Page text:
feet, merely for the unpardonable crime, of begging a redress of their grievances! How often have the poor been hung like dogs, for stealing a few

from the rich, while royal villains, right hon. robbers, and right rev. impostors, were at the same time circumventing the mouth of labour, and robbing the public of millions! Yet they pass on with impunity, solacing themselves in extravagant plenty,* at the expence of honour honesty, the tears of the or. pban, and the groans of the oppressed.

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* Who but unfeeling and servile tories, will censure me for being so pointed in my reproof of political and clerical impostors, and their partizans? Could they see, for one moment, the million of paupers now in England, (exclusive of the other parts of Europe) and the multitudes of starving widows, orphans, and decrepid old men in wretched cellars, garrets, prisons, and work-houses, driven thereto exclusively by political and ecclesiastical tyranny, they would be ashamed of their censure: and their hearts, if not made of stone would almost weep blood. Could they at the same time, contrast the above misery, with the enormous power, imperious pride, and extravagant sensuality of what are called nobility and gentry, they would frown and weep by turns : as a small specimen of which, I will here subjoin an official account of a noble marriage, which has recently taken place in England.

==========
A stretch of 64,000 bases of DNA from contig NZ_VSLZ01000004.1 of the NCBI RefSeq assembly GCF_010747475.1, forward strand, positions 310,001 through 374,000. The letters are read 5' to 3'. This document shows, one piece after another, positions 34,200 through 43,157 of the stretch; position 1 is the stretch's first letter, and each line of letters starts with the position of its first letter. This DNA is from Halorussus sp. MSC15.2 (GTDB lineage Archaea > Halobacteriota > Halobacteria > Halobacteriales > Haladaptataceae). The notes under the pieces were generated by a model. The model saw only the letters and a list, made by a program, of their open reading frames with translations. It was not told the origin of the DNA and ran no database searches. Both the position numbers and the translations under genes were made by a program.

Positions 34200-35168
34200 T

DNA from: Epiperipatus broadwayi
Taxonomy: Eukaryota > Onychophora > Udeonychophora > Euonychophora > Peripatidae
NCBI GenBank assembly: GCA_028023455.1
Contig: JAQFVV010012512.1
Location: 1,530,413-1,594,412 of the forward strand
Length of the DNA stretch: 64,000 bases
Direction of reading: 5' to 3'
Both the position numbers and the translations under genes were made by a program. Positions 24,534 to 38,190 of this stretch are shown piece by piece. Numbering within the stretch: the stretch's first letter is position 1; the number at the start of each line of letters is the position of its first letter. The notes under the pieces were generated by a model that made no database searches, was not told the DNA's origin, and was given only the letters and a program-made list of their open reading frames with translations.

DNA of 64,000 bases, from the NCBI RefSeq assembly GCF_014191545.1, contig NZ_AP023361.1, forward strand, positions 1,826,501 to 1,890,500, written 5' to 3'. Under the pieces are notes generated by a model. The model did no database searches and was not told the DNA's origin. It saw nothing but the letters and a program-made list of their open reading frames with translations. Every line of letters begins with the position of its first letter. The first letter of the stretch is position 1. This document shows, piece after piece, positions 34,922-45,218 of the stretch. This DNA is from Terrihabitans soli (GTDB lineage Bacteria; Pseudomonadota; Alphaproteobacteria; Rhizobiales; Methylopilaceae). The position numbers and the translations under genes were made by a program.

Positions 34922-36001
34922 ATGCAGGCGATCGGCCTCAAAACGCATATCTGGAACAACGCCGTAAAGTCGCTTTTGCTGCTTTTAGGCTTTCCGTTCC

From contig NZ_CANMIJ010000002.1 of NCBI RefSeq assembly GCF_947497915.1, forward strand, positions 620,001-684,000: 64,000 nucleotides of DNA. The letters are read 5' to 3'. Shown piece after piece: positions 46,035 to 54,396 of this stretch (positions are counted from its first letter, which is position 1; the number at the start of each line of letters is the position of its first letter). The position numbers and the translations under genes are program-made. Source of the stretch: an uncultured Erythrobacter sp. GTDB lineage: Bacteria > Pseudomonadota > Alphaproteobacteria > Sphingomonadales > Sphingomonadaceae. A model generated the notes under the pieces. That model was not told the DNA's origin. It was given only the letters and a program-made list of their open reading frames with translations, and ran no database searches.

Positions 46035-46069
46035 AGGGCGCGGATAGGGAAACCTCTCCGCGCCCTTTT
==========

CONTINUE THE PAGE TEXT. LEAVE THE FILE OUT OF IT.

“ T'be long-talked of matrimonial alliance between Mr. Pole (now Wellesley) and Miss Tylney Long, took place on Saturday evening. The parties met at